Linear transformations, Eigenvectors and Eigenvalues - an easy explanation

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There are rumors saying Computer Vision Engineers consider Eigenvalues and Eigenvectors the single most important concept(s) in linear algebra. I am not 100% sure about that, but I must admit those two things confused me a lot during my university years.

I think my teacher lost me somewhere in between The basis of a vector space and Linear transformations. N-dimensional vectors rotating ?! That was too much for me. So I’ve stopped caring, learned the formulas and passed the exam. So here I am after more than 10 years later, interested in A.I. algorithms, and realising those two notions are much simpler than I’ve thought.

But, before jumping directly into subject, we must first talk about a few auxiliary concepts, that will help us better understand the mystery behind Eigenvectors and Eigenvalues.

Think of matrices as functions f(x) = …

In mathematics a function is a rule that accepts an input and produces and output.

For example \(f(x) = x + 1 , f : N \rightarrow N\) is a function that accepts a natural number x, increments the number with 1 and returns the result. As expected \(f(0) = 0 + 1 = 1\) and \(f(5) = 5 + 1 = 6\). If x varies, then the result will vary.

Now let’s think of matrix A with m rows and n columns (A[mxn]), and we consider the following equation \(b=A * x\) where:

  • x is an n-dimensional vector, \(x \in R^n\)
  • b is an m-dimensional vector, \(b \in R^m\)

If we look closer we can see that if we change x, b will probably be changed. So A acts exactly like a function.

Forcing the mathematical notation a little, we can say \(A(x) = b \text{,where } A : R^n \rightarrow R^m\).

Example 1:

Let’s consider a bi-dimensional vector \(V = \begin{bmatrix} 2 \\ 3 \end{bmatrix} \text{, where } V \in R^2\).

If we were to plot this vector in the 2-d plane, it will look like this:

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Now, let’s define a matrix A = \(\begin{bmatrix} 1 & 0 \\ 0 & 0 \end{bmatrix}\) and we compute \(A * V\):

\(V^{'}= \begin{bmatrix} 1 & 0 \\ 0 & 0 \end{bmatrix} * \begin{bmatrix} 2 \\ 3 \end{bmatrix} = \begin{bmatrix} 2 \\ 0 \end{bmatrix} \text{ ,where } V^{'} \in R^2\).

As we can see, applying the “matrix” function to our vector, \(A(V)=V^{'}\), we removed the y information from it. So if we plot it in the two-dimensional space:

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We can observe that \(V^{'}\) is the \(V\) projection on the x-axis of our system, thus the matrix A works like a function that projects any vector to the x-axis.

A works the same for every vector \(V = \begin{bmatrix} x \\ y \end{bmatrix} \text{ ,where } V \in R^2\), it will always retrieve the orthogonal projection of point (x, y) on the x-axis.

Matrix transformations

A transformation \(T\), is a “rule” that assigns to each vector \(v \in R^n\) a vector \(T(v) \in R^m\).

  • \(T(x) \in R^m\) is the image of \(x \in R^n\) under \(T\);
  • All images \(T(x)\) are called the range of \(T\);
  • \(R^n\) is the domain of \(T\);
  • \(R^m\) is the co-domain of \(T\);

n is not necesarilly different than m, as we saw in our previous example.

Let A be an nxm matrix. The matrix transformation associated with A is the transformation: \(T : R^n \rightarrow R^m \text{ ,defined by } T(x) = A * x\).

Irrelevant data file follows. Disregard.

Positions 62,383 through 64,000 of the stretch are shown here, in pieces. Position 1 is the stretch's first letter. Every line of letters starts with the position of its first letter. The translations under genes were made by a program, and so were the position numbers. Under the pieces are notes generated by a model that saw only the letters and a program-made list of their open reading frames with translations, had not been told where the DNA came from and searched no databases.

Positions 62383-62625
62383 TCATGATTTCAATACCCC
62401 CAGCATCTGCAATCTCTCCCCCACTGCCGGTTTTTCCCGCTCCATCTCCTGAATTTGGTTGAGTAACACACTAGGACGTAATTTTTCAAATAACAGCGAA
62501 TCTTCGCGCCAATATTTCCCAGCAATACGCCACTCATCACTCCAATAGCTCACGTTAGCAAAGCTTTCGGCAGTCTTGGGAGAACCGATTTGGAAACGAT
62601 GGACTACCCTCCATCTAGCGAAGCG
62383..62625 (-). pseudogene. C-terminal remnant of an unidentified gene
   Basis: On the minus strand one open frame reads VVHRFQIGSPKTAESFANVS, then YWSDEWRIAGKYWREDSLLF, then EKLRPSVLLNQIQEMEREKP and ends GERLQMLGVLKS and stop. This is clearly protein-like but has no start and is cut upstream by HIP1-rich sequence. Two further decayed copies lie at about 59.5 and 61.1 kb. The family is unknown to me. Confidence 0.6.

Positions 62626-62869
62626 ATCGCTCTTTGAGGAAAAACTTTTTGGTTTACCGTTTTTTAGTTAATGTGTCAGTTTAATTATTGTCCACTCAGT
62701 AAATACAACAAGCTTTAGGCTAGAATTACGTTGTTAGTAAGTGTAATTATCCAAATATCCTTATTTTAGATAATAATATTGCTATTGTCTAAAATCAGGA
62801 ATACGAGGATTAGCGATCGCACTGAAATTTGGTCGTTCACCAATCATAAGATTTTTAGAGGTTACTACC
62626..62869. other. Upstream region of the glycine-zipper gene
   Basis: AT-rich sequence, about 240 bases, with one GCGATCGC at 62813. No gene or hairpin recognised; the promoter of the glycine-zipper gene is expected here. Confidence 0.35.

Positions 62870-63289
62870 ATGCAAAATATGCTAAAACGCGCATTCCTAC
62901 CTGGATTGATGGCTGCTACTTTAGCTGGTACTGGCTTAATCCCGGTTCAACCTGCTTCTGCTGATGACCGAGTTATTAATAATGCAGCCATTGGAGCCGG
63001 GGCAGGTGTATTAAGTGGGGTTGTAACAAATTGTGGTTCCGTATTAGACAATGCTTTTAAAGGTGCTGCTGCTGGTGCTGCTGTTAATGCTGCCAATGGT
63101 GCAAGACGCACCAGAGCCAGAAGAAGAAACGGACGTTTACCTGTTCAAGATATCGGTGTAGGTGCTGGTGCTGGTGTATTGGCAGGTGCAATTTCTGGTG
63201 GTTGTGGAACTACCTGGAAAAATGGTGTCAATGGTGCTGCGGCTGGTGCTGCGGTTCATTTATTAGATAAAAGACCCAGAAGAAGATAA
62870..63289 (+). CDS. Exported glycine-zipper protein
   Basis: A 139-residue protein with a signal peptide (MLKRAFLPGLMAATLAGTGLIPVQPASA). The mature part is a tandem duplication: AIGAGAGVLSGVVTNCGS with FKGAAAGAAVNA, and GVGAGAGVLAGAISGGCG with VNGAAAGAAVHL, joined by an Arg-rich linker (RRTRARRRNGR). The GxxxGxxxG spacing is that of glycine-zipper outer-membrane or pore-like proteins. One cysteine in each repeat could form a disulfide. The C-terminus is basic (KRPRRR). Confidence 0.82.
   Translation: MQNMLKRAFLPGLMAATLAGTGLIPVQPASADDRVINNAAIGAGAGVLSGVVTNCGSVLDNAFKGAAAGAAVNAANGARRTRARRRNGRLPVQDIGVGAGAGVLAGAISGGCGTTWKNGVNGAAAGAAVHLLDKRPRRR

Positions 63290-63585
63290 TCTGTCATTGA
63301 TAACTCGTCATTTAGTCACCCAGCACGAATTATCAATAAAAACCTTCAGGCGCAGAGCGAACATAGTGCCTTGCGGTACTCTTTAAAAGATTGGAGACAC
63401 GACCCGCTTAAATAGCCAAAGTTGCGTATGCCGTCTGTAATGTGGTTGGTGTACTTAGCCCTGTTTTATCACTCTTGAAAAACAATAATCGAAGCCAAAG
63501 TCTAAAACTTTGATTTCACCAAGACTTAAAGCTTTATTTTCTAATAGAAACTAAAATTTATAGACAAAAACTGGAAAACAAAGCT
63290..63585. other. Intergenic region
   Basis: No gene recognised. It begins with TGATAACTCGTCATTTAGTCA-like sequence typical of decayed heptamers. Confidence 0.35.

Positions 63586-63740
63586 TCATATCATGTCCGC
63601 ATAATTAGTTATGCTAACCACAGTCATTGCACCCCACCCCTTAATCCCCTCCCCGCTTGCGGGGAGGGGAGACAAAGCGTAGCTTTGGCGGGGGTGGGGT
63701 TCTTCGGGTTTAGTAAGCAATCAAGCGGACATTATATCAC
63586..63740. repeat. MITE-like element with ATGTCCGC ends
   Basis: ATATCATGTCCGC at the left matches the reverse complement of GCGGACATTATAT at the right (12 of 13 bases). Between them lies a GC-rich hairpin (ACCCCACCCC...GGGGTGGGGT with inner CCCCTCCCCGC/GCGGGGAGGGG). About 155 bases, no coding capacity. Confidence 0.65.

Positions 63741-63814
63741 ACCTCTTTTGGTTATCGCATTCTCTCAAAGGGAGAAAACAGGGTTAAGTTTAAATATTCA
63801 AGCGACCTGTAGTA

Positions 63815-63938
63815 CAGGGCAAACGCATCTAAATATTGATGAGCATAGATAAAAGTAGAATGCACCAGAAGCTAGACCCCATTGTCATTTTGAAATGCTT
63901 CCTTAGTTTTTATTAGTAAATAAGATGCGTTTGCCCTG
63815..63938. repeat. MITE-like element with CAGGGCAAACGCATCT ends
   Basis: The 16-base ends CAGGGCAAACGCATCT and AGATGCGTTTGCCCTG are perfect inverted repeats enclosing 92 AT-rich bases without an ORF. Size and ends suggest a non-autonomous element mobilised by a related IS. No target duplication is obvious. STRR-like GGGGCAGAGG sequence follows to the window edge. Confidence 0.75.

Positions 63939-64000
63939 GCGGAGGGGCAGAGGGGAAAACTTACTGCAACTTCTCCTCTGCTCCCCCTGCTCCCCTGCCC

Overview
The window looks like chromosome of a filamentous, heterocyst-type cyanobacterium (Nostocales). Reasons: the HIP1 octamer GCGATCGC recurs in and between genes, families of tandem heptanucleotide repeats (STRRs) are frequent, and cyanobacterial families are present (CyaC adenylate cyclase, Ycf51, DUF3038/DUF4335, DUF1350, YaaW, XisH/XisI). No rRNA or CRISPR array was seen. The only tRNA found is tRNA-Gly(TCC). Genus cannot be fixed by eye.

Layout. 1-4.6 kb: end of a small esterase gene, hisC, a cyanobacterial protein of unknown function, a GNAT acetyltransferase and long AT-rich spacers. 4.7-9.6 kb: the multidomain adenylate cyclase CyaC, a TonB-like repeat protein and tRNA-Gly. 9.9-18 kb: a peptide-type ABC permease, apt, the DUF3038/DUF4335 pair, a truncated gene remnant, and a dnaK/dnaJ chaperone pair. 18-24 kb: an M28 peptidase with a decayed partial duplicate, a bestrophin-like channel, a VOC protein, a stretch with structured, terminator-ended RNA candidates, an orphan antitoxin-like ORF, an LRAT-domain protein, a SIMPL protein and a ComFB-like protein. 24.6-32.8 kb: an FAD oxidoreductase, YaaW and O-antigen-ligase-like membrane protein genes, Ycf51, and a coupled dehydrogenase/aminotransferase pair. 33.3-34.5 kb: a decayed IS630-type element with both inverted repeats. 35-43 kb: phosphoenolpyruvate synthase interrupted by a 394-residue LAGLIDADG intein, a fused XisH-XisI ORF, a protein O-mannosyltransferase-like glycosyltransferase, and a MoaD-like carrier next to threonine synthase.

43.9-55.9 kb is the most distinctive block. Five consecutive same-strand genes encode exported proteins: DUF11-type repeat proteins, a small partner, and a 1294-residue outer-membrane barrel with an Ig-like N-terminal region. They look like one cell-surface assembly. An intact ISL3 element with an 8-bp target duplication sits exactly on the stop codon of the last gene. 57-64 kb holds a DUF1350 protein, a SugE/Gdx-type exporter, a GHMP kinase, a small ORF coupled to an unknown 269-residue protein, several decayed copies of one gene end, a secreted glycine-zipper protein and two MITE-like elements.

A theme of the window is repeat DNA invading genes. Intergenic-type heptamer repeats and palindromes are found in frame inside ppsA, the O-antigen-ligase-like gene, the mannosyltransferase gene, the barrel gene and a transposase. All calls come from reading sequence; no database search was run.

Example: Projection on the (x, y) plane

Let A[3x3] be:

\[A= \begin{bmatrix} 1 & 0 & 0 \\ 0 & 1 & 0 \\ 0 & 0 & 0 \\ \end{bmatrix}\]

If we form the matrix transformation equation \(A * v = b \text{ ,where } v \in R^3\):

\[A * v = \begin{bmatrix} 1 & 0 & 0 \\ 0 & 1 & 0 \\ 0 & 0 & 0 \end{bmatrix} * \begin{bmatrix} x \\ y \\ z \end{bmatrix} = \begin{bmatrix} x \\ y \\ 0 \end{bmatrix} = v^{'}\]

We see that the z information of our vector \(v\) has “evaporated”. Basically the matrix \(A\) projected our vector \(v\) on the <x, y> plane.

To visualise better, let’s say \(v=\begin{bmatrix}1 \\ 2 \\ 1\end{bmatrix}\) and we plot \(v^{'} = A * v = \begin{bmatrix}1 \\ 2 \\ 0\end{bmatrix}\):

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Linear Transformations

A linear transformation is a Transformation \(T:R^n \rightarrow R^m\) satisfying the following conditions:

\[T(u+v) = T(u) + T(v) \\ T(cu) = c * T(u)\]

where \(u, v \in R^n\) and \(c\) is a scalar.

If we write this with a matrix notation, given \(T(x) = A*x =>\), we have:

\[A(u+v) = A * u + A * v \\ A(c*u) = c * A * u\]
  • It’s important to remember that a linear transformation takes the zero vector to the zero vector: \(T(0) = 0\)
  • Also, for all/any vectors \(v_{1}, v_{2}, ..., v_{n}\) from \(R^n\), and scalars \(c_{1}, c_2{}, ..., c_{n}\) we have: \(T(c_{1}*v_{1} + c_{2}*v_{2}+ ... + c_{k}*v_{k}) = c_{1} * T(v_{1}) + c_{2} * T(v_{2}) + ... + c_{k} * T(v_{k})\).

At this point it’s important to note, that not all the transformations we’ve discussed are linear transformations.

For example a “translation” in the form: \(T(x) = x + \begin{bmatrix} 1 \\ 2 \\ 3 \end{bmatrix}\) is not a linear transformation, because \(T(0) = \begin{bmatrix} 1 \\ 2 \\ 3 \end{bmatrix} => T(0) != 0\).

But without going into all the demonstration we can state something very important:

Every linear transformation is a matrix transformation!

For example the matrix \(A = \begin{bmatrix} 3 & 1 \\ 1 & 2 \end{bmatrix}\) describes a linear transformation because:

\[A * [0] = [0] \text{, and}\\ A(u + v) = \begin{bmatrix} 3 & 1 \\ 1 & 2 \end{bmatrix} * \begin{bmatrix} u_{1} + v_{1} \\ u_{2} + v_{2} \end{bmatrix} = \begin{bmatrix} 3 * (u_{1} + v_{1}) + (u_{2} + v_{2}) \\ (u_{2} + v_{2}) + 2 * (u_{2} + v_{2}) \end{bmatrix} =\\ \begin{bmatrix} (3 * u_{1} + u_2{}) + (3 * v_{1} + v_{2}) \\ (u_{1} + 2 * u_{2}) + (v_{1} + 2 * v_{2}) \end{bmatrix} =\\ A * v + A * u\]